Members of ODG attended the International Society for Biocuration annual meeting at Stanford, CA from March 27-29, 2017.
Nicole Vasilevsky presented two posters, which both won a best poster award at the conference.
The poster titled “Training future biocurators through data science trainings and open educational resources” was co-authored by Nicole, Ted Laderas (DMICE), Jackie Wirz, Bjorn Pederson (DMICE), David Dorr (DMICE), Bill Hersh (DMICE), Shannon McWeeney (DMICE) and Melissa Haendel. and is available here. The poster described development of in-person data science trainings offered as short courses to OHSU students, and the development of Open Educational Resources (OERs) that are available online (dmice.ohsu.edu/bd2k). Conference attendees were particularly interested in the BD2K tutorials on topics related to biocuration (such as BDK05 on Data Standards and BDK12 on Data annotation and Curation), as there is a lack of formal training in biocuration. Several biocuration efforts discussed at the conference involved crowd-sourced efforts, so these tutorials will be useful for training contributors to these community databases.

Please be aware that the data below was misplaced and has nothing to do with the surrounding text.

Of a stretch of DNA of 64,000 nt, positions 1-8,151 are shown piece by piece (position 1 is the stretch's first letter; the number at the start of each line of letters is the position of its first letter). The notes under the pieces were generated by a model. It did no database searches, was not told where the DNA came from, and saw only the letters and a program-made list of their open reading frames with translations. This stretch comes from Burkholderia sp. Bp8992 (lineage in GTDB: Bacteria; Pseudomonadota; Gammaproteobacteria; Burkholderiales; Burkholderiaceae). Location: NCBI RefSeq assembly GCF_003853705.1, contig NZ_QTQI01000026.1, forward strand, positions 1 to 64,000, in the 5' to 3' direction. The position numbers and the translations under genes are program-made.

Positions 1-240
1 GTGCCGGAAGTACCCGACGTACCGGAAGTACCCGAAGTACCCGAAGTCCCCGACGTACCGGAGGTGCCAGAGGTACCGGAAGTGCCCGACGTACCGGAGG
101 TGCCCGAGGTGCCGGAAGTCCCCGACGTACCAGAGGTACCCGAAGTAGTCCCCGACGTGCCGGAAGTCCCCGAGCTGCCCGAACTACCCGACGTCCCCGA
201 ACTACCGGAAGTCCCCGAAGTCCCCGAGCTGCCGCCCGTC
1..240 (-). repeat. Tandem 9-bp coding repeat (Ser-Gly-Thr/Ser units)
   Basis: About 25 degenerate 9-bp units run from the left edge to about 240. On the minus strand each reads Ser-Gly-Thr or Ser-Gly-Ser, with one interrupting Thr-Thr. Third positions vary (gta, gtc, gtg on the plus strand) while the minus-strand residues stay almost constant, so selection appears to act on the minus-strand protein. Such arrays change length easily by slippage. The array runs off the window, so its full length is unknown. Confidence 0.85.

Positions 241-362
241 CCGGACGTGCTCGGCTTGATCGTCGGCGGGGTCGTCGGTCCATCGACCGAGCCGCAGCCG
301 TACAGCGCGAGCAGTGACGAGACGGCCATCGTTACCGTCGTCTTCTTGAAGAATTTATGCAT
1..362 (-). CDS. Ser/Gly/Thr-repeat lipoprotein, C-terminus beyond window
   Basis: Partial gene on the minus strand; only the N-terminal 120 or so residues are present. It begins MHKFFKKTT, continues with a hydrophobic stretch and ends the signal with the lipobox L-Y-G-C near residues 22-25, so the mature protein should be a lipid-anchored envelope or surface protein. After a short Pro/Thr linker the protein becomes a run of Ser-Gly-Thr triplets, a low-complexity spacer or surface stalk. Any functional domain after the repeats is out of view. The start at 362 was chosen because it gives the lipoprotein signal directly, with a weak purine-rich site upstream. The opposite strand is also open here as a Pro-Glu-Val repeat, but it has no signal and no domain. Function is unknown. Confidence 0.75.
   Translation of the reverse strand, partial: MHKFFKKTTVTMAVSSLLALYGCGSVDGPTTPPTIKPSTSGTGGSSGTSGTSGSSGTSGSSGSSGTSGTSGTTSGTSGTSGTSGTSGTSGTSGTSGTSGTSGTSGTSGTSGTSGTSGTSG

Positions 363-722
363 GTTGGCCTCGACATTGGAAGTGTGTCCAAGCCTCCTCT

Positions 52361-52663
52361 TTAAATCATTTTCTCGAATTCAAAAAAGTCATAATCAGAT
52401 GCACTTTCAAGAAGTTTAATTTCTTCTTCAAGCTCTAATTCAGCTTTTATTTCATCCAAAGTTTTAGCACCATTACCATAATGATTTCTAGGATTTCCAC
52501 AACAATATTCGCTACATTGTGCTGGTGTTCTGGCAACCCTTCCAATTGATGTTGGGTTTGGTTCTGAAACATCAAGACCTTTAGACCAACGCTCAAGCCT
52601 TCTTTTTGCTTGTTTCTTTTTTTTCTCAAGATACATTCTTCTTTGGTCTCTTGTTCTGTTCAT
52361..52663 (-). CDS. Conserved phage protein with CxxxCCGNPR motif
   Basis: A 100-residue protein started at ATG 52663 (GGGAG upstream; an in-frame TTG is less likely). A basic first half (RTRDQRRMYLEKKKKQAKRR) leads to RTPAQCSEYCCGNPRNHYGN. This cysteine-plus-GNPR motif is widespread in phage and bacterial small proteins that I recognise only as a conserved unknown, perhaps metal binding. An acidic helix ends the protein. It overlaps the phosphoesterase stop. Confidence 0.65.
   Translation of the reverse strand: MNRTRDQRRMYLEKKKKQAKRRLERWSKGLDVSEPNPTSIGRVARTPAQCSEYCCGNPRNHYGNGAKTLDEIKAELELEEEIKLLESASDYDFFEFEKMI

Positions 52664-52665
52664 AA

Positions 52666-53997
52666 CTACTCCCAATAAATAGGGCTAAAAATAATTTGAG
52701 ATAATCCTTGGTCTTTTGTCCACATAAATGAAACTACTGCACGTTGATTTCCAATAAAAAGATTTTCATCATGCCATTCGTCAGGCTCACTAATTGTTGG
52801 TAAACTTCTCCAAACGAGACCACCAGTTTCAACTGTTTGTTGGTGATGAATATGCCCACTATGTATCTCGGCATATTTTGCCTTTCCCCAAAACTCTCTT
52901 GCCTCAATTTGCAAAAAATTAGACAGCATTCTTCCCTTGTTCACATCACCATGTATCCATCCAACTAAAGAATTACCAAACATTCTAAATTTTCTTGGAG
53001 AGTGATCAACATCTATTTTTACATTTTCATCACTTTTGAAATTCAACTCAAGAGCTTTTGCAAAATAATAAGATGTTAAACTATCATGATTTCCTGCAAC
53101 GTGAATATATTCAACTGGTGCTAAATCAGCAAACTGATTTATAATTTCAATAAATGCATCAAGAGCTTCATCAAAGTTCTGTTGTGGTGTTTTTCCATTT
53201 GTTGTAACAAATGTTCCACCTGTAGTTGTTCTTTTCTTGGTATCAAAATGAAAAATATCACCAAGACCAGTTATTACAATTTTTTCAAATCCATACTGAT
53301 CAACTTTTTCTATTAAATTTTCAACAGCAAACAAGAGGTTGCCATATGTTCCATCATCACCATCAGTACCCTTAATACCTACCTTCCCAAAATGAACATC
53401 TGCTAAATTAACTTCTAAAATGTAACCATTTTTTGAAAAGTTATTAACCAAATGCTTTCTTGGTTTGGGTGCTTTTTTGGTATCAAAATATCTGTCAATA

The poster titled “A need for better data sharing policies: a review of data sharing policies in biomedical journals” described a project led by Robin Champieux and co-authored by Nicole, Jessica Minnier (from the OHSU-PSU School of Public Health) and Melissa Haendel, and is available here. This poster described an analysis of biomedical journal data sharing policies. It is widely agreed that data sharing is important for ensuring transparency of research results and scientific reproducibility (and data sharing will certainly facilitate biocuration efforts to extract information from the literature into databases). This analysis showed that approximately 40% of journals (in our sample) either required or strongly encouraged data sharing upon publication. The data from this analysis is shared here (which includes a list of journals that require or encourage data sharing) and we hope that researchers will publish in those journals that require data sharing. A preprint is available here, and the manuscript has been accepted for publication in PeerJ and will be available soon.